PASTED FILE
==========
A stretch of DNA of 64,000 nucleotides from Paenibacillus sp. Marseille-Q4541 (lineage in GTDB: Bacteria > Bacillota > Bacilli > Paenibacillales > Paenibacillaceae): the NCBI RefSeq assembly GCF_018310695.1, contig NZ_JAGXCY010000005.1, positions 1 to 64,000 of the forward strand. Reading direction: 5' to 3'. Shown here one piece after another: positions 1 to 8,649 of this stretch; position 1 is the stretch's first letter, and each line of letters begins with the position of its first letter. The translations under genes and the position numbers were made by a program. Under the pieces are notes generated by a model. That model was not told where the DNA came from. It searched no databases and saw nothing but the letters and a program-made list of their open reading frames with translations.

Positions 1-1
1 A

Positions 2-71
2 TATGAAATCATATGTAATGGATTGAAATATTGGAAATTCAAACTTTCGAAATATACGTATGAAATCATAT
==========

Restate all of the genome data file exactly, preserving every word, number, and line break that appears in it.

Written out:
A stretch of DNA of 64,000 nucleotides from Paenibacillus sp. Marseille-Q4541 (lineage in GTDB: Bacteria > Bacillota > Bacilli > Paenibacillales > Paenibacillaceae): the NCBI RefSeq assembly GCF_018310695.1, contig NZ_JAGXCY010000005.1, positions 1 to 64,000 of the forward strand. Reading direction: 5' to 3'. Shown here one piece after another: positions 1 to 8,649 of this stretch; position 1 is the stretch's first letter, and each line of letters begins with the position of its first letter. The translations under genes and the position numbers were made by a program. Under the pieces are notes generated by a model. That model was not told where the DNA came from. It searched no databases and saw nothing but the letters and a program-made list of their open reading frames with translations.

Positions 1-1
1 A

Positions 2-71
2 TATGAAATCATATGTAATGGATTGAAATATTGGAAATTCAAACTTTCGAAATATACGTATGAAATCATAT